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Cleopatra

Cleopatra: A Sphinx Revisited

Edited by Margaret M. Miles
Copyright Date: 2011
Pages: 250
https://www.jstor.org/stable/10.1525/j.ctt1pnvmm
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  • Book Info
    Cleopatra
    Book Description:

    Cleopatra—a brave, astute, and charming woman who spoke many languages, entertained lavishly, hunted, went into battle, eliminated siblings to consolidate her power, and held off the threat of Imperial Rome to protect her country as long as she could—continues to fascinate centuries after she ruled Egypt. These wide-ranging essays explore such topics as Cleopatra’s controversial trip to Rome, her suicide by snake bite, and the afterlife of her love potions. They view Cleopatra from the Egyptian perspective, and examine the reception in Rome of Egyptian culture, especially of its religion and architecture. They discuss films about her, and consider what inspired Egyptomania in early modern art. Together, these essays illuminate Cleopatra’s legacy and illustrate how it has been used and reused through the centuries.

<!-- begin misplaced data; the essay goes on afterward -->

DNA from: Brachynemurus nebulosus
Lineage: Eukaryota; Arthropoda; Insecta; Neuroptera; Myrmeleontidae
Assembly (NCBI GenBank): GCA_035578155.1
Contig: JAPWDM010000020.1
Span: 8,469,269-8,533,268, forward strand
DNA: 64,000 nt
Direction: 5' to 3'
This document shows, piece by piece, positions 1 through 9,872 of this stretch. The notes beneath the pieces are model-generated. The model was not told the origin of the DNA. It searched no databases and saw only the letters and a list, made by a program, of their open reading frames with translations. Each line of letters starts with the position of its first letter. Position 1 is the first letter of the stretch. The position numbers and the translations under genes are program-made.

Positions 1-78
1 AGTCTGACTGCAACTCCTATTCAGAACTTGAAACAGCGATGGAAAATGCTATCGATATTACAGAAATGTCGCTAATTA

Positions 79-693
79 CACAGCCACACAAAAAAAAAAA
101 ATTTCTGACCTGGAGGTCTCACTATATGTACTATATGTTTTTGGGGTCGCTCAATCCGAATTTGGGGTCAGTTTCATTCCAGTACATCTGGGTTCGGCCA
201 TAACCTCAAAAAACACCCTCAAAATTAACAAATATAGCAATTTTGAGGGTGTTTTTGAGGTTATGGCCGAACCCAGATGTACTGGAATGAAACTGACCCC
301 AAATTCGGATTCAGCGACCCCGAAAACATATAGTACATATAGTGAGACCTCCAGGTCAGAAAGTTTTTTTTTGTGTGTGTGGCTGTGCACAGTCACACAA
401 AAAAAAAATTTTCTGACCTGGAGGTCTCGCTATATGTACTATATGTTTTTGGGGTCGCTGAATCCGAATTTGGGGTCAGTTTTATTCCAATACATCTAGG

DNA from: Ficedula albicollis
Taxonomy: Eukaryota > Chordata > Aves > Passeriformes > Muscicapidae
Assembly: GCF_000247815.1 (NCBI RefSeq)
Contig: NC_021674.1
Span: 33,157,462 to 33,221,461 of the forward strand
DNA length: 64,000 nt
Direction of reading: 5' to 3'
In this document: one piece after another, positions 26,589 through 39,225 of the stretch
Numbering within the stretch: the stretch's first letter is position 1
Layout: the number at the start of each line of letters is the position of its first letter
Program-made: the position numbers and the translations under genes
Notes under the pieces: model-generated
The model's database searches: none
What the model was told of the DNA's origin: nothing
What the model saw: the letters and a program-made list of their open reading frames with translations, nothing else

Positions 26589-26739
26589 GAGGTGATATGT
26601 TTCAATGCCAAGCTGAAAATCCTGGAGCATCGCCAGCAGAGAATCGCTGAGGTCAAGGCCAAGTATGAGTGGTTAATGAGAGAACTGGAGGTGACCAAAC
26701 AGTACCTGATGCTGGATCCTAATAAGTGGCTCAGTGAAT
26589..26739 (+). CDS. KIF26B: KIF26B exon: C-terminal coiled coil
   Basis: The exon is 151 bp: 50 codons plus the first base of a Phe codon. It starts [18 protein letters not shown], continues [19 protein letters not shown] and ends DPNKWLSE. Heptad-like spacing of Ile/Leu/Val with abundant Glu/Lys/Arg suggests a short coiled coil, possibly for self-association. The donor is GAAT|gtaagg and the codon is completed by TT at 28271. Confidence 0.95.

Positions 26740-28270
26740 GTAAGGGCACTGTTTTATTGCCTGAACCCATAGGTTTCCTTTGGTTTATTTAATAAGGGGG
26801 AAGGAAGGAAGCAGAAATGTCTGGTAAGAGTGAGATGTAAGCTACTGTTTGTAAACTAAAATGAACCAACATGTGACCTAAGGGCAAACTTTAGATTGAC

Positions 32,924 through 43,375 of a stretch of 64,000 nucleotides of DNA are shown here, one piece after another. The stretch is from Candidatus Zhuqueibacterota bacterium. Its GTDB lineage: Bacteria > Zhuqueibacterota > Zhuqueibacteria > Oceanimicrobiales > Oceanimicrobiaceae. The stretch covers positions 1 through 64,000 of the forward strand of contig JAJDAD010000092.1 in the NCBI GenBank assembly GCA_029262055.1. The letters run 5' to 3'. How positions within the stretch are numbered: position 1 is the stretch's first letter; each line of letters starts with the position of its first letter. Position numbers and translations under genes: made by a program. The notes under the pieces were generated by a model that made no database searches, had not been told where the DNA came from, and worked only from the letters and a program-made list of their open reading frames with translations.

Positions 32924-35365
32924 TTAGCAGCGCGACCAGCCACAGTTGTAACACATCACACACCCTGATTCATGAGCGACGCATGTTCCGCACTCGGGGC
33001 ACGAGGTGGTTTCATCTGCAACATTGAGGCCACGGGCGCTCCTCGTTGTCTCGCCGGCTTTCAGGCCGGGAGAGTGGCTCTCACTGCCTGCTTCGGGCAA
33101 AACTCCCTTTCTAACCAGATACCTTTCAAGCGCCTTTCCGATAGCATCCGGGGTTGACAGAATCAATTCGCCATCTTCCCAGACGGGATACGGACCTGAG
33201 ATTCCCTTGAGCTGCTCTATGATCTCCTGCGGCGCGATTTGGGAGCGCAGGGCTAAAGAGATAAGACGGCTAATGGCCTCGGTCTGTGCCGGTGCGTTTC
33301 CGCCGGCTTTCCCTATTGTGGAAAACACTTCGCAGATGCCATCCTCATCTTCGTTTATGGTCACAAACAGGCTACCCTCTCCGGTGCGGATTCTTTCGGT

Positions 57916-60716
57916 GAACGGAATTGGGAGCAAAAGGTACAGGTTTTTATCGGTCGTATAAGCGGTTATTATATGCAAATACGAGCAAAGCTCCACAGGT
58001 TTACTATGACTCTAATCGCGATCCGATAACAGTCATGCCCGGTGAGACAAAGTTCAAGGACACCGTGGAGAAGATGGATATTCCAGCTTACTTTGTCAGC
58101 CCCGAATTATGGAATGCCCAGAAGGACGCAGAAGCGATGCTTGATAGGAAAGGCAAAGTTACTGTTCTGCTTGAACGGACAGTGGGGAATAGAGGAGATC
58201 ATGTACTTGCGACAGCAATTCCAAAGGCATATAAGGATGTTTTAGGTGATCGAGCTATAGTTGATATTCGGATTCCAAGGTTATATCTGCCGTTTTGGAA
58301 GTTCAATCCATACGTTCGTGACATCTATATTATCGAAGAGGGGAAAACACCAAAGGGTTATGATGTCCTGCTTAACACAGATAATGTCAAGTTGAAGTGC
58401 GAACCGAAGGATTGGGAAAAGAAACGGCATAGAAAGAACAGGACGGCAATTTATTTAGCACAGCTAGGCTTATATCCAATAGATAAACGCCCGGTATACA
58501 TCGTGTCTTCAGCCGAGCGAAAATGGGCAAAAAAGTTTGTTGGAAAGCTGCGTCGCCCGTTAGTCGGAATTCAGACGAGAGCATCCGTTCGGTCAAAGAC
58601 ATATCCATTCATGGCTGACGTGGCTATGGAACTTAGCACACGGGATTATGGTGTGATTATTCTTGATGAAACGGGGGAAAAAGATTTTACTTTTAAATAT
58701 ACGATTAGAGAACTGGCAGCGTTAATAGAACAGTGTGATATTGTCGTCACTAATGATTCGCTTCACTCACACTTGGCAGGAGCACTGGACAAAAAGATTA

eISBN: 978-0-520-95026-9
    Subjects: History

Table of Contents

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  1. Front Matter
    (pp. i-iv)
  2. Table of Contents
    (pp. v-vi)
  3. ILLUSTRATIONS
    (pp. vii-x)
  4. PREFACE
    (pp. xi-xii)
    Margaret M. Miles
  5. Cleopatra in Egypt, Europe, and New York: An Introduction
    (pp. 1-20)
    Margaret M. Miles

    In Cleopatra (69–30 B.C.E.) we see a heroic figure, an actual, historical woman who was extraordinarily brave and astute, and as queen protected her country, extended its boundaries, and held off the threat of Rome as long as she could. Charming and passionate, she had a personality so strong that she came to represent Egypt itself, symbolism that took on new meanings after she was conquered. The Roman view of Egypt and Cleopatra and the Egyptianizing monuments in Rome itself were used and reused through the centuries. This imagery continues to appear in film, television programs, and advertisement. To...